Meet the Designer: Maciej Karolczak

by Jordan Kushins

posted on 11-01-2016

From his homebase of Poznán, Poland, Maciej Karolczak works in the technology branch of Pearson English, creating e-learning platforms and producing materials for teaching English. When he’s not shaping the future of global education, he’s developing his own designer skill set with projects that combine his personal passions with his desire to experiment with—and master—new creative tools. “I have most fun working on the last stage of product creation: the design,” he says. “Transforming all the previous work on research, analysis, and inspiration into an actual product is the cherry on the cake for me.” We emailed with Maciej about why customization is the future of UX, the seamlessness of a Creative Cloud workflow, and translating the mysteries of the universe into an app.

What drew you to UX/UI design, and how did you get your start?

As a teenager, I watched lots of movies and TV shows, and read comic books; even then, I was paying particular attention to their visual layers, and wondering how they were created. Eventually, I knew I wanted to pursue a career in design, so I read a lot about what it’s really about (i.e. typography, color, UX, and print). Those early years were more about learning everything design-related and improving my skills. I knew that the more I learned, the better my designs would be, so before I worked out my personal style, I tried to follow the best in the business.

Though I tried not to focus on online products only, my first work was creating some web designs, and occasionally something print-related; I got these small orders by sending my portfolio out to different companies.

How does Adobe Creative Cloud fit into your creative process?

I’ve been using Adobe Creative Cloud for six years, and for every project, I often use several programs at once. For a webpage, I’ll Photoshop to create the main interface elements, and Illustrator to create and edit icons. InDesign is my go-to tool for typesetting—posters, brochures, books, folders—and it’s great for materials where I want to have more control over typography. I have great hopes for Adobe XD, which has fulfilled a gap in Adobe’s software in the UI/UX area. It’s a must for any UX/UI designer creating web designs in Adobe Creative Cloud.

Let’s look at one of your projects. What was your process creatingSolis 8—an educational app to teach the history of the Solar System, and keep up with astronomical news.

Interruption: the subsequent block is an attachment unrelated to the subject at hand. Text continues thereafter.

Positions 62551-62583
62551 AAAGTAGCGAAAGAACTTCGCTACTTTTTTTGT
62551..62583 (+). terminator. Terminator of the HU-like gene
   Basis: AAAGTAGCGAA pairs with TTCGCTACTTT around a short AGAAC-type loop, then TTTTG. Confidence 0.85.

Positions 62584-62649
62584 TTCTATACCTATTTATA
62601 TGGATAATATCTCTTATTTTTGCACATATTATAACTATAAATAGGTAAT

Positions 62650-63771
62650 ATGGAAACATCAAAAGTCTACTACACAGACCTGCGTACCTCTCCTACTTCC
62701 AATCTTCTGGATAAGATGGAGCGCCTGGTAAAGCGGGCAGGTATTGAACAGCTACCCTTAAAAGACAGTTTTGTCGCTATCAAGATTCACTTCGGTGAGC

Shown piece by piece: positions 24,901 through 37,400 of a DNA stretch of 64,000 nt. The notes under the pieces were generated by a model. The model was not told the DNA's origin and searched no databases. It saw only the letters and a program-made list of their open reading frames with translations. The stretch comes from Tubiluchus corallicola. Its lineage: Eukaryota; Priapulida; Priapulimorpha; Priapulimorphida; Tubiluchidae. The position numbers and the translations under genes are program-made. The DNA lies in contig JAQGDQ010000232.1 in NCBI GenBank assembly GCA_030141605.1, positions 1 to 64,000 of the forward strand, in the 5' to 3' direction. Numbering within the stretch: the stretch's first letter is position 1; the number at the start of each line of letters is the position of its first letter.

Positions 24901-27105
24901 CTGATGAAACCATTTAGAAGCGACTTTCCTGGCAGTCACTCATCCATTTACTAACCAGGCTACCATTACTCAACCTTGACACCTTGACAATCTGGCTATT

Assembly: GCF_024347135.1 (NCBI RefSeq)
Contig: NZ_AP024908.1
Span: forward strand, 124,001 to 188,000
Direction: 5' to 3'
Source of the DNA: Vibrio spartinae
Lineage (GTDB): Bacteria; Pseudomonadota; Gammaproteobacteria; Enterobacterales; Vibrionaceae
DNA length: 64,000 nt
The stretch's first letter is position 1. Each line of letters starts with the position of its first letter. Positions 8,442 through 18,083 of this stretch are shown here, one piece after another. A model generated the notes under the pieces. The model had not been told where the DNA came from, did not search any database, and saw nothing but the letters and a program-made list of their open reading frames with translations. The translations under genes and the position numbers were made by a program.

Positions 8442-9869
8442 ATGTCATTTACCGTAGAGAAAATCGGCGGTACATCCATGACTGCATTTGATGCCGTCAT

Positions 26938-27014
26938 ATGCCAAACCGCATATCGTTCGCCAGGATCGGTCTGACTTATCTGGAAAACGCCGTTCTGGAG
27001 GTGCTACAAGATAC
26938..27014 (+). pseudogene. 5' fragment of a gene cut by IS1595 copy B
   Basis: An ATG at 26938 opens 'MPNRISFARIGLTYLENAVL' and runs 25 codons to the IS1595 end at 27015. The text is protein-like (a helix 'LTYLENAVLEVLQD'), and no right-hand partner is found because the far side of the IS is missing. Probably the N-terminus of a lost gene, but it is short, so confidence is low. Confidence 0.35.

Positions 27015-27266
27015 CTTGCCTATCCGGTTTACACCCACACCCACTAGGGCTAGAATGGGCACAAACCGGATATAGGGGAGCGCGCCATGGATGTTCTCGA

I’m truly fascinated with the universe, and had been thinking about creating some kind of project related to it for a while; when Adobe XD launched, I thought it would be a great opportunity to test it out. (Up to that point, I had been comfortable using Photoshop for my work, but was looking for more specialized tools dedicated to speed and precision in creating complex interfaces.)

Solis 8 allowed me to learn more about Adobe XD and figure out a workflow, and my initial experience was very positive. Despite being in beta, it proved to be quick and stable, and I didn’t need a number of tools to build a reasonably good design. And since it has an import functionality for photos and vector graphics, I had no problems supporting my design work using Illustrator. I loved the keyboard shortcut set used in Photoshop, so I felt at home after just 20 minutes.

What excites you most about the future of UX/UI design—both in terms of creating it, and engaging with it?

I believe that in the future, UX systems will be tailored to users’ specific needs during any time, in any place. This means that UX designers will pay even more attention to product personalization; the challenge will be creating interfaces that respond to the context of the user’s actions that go beyond the framework of the screens of our computers and smartphones.

What bit(s) of wisdom can you share with creative folks who are interested in becoming UX/UI designers?

I think the most important bit is to be persistent in the pursuit of your goals and to never give up in the face of difficulties. It’s important to learn from the best and to always develop your skills and knowledge. The best things mostly come from hard work. And obviously, don’t ever forget to keep some balance between the professional life and your own time.

Whose UX/UI work do you look at and go: “WOW”?

That’s a hard question. There are many designers creating great designs both UI- and UX-wise. I think I’m currently most impressed with Alexander Laguta, who’s doing very modern and neat work. The way he plays with space and typography is amazing.

Best tunes for getting into a creative flow?

Electric Youth:

Hans Zimmer:


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Topics: Creative Inspiration & Trends, Design

Products: Photoshop, Creative Cloud